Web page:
Which all goes to show how hard it is to predict what will be remunerative and what won't here. I think the "good jobs" in Israel are likely to change with the drop in the American economy, hence, American-based jobs may not be a safe bet in the next few years either.

  5. While there are other Occupations, like I said it seems like all the women here are therapists and teachers. Let's just say that an Orthodox woman is guaranteed to know a therapist or two and a teacher at least one of which is married to an accountant.

    So, no strong trends like that in Israel (observant Jews)?

    Not a Jewish environment but, in Buffalo people wanted to get into a union company: Ford.. Sorrento Cheese... or county/city jobs. When I lived in San Antonio it was USAA... In NYC, people want a finance job. Often, these are people without a degree let alone a degree in finance. In NYC, a college degree is more important than other places.

    Truthfully, in the USA, if someone can stand it, they should look at the medical jobs. They pay well and there is a good growth outlook for them. Personally, I could never do anything medical.

  6. The Curmudgeonly Israeli Giyoret says:

    "So, no strong trends like that in Israel (observant Jews)? "

    Quite a few, except the frum nurses here are almost all Sabras.

    Physiotherapy, Occupational Therepy, Speech Therapy, Respiratiory Therapy are all big, teaching is always big.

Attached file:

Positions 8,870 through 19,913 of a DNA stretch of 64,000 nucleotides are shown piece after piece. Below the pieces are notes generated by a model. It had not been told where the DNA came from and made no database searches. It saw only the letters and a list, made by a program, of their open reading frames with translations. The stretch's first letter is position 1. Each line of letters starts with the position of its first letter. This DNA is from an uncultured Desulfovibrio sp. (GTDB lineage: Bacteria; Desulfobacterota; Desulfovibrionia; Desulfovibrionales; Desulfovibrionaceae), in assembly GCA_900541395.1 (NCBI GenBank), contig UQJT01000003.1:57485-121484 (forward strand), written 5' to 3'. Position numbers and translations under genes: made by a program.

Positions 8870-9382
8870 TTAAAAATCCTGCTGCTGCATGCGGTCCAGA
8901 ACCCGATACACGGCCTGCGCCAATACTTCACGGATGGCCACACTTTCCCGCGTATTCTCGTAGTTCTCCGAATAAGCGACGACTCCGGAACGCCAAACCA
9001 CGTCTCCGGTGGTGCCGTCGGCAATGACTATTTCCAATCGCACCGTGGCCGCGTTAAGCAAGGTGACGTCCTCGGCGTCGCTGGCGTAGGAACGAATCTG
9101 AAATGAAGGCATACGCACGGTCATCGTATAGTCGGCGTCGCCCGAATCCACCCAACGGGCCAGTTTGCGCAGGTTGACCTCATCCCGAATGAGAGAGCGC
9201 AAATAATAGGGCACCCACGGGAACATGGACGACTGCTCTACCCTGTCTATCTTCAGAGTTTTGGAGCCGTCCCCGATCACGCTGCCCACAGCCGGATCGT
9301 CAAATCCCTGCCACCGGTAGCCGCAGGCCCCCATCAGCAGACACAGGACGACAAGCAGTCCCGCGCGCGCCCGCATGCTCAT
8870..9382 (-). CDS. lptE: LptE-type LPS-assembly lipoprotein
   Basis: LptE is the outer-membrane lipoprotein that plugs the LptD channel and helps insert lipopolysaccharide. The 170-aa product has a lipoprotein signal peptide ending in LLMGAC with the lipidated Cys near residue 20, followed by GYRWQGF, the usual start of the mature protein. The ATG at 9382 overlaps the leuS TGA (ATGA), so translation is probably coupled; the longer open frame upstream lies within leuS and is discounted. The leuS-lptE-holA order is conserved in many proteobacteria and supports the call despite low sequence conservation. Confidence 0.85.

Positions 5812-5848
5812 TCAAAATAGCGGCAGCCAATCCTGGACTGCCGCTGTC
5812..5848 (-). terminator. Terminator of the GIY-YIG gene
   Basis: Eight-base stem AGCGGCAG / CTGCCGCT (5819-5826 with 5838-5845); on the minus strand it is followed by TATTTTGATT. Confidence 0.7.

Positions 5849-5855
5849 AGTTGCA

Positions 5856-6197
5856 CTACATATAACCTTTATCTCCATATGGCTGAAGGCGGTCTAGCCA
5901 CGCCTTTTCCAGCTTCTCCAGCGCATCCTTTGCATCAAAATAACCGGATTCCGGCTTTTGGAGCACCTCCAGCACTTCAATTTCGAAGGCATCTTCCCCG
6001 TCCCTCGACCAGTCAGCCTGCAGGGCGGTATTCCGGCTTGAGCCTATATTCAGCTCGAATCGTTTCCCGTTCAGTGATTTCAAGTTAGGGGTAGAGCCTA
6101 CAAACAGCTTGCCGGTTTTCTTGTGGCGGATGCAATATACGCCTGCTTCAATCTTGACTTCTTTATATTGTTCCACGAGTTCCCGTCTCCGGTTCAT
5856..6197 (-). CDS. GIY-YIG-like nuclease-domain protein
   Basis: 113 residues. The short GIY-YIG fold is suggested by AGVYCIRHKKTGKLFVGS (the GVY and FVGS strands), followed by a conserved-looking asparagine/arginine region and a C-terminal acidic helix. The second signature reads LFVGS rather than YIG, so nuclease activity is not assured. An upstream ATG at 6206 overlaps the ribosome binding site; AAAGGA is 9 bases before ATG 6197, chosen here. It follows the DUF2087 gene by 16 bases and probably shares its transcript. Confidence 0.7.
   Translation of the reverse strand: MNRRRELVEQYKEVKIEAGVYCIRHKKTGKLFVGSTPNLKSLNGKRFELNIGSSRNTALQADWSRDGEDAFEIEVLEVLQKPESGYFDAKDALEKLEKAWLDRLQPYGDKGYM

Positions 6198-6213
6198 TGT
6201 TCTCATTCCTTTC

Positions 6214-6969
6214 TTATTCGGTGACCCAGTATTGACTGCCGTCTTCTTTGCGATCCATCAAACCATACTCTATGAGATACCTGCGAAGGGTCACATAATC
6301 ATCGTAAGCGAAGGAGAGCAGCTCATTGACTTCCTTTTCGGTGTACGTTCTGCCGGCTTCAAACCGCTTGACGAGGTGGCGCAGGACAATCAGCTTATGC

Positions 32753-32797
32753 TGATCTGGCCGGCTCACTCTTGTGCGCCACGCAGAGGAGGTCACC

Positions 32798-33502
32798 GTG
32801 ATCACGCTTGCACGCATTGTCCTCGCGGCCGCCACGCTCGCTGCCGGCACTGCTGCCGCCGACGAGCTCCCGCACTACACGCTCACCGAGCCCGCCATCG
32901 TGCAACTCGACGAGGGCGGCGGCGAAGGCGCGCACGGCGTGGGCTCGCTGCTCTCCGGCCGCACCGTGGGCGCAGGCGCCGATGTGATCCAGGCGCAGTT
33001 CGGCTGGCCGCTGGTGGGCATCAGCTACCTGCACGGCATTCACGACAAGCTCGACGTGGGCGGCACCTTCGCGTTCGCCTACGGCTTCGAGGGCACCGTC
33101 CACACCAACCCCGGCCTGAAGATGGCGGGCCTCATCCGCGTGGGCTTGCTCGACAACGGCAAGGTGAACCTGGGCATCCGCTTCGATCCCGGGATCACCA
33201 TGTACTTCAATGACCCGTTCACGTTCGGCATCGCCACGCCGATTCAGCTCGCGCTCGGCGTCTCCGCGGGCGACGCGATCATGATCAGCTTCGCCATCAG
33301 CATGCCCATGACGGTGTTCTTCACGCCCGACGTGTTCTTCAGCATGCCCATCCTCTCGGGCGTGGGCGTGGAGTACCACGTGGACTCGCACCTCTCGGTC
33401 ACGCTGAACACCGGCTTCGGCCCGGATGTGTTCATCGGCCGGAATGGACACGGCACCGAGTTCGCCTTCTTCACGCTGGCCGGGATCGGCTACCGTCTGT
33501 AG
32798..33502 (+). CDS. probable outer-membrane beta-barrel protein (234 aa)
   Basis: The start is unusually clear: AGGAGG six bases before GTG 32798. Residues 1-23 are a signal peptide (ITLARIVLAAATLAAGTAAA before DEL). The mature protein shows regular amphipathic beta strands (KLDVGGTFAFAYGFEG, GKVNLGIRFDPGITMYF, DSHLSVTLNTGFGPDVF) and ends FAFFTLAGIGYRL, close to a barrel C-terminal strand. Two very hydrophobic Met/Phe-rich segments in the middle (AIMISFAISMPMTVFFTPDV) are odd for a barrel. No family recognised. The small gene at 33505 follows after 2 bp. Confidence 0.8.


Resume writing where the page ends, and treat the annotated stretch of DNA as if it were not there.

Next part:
Among the guys, it's "something with computers".

  7. I think that for many in the Diaspora contemplating making Aliyah one day that chances are that what we are currently employed in may not be the job we end up being employed in.

    Maybe chances are we will secure a job in Israel for what we are qualified to do. But then there is also the possibility of this not happening.

  8. My sister (who made aliyah) works as a nurse. But yes, just about all of the frum nurses she has come in contact with are sabras.
    Another sister (in the process of making aliyah)telecommutes. But even when she worked in the U.S., she often did stuff over the computer.
    Being able to do work online for an American company is probably your best bet. Otherwise, I think a lot of people end doing stuff like babysitting/teaching, which doesn't pay that well.
    It's true, living expenses are less in Israel, but salary rates are much, much lower.

  9. The Curmudgeonly Israeli Giyoret says:

    True enough, nobody ever promised anyone would make aliya and get rich. I do know a few who have, however. Anonymous 10:49 has a point though, fortune favors the flexible.

  10. Most of the people I know in Israel who are making money are working for companies like Teva, or are in the tech sector. Israel has a lot of money to be made you just have to have the correct connections to make it. I have been offered jobs in Israel several times and feel badly that I can't get the paperwork I need to make the move.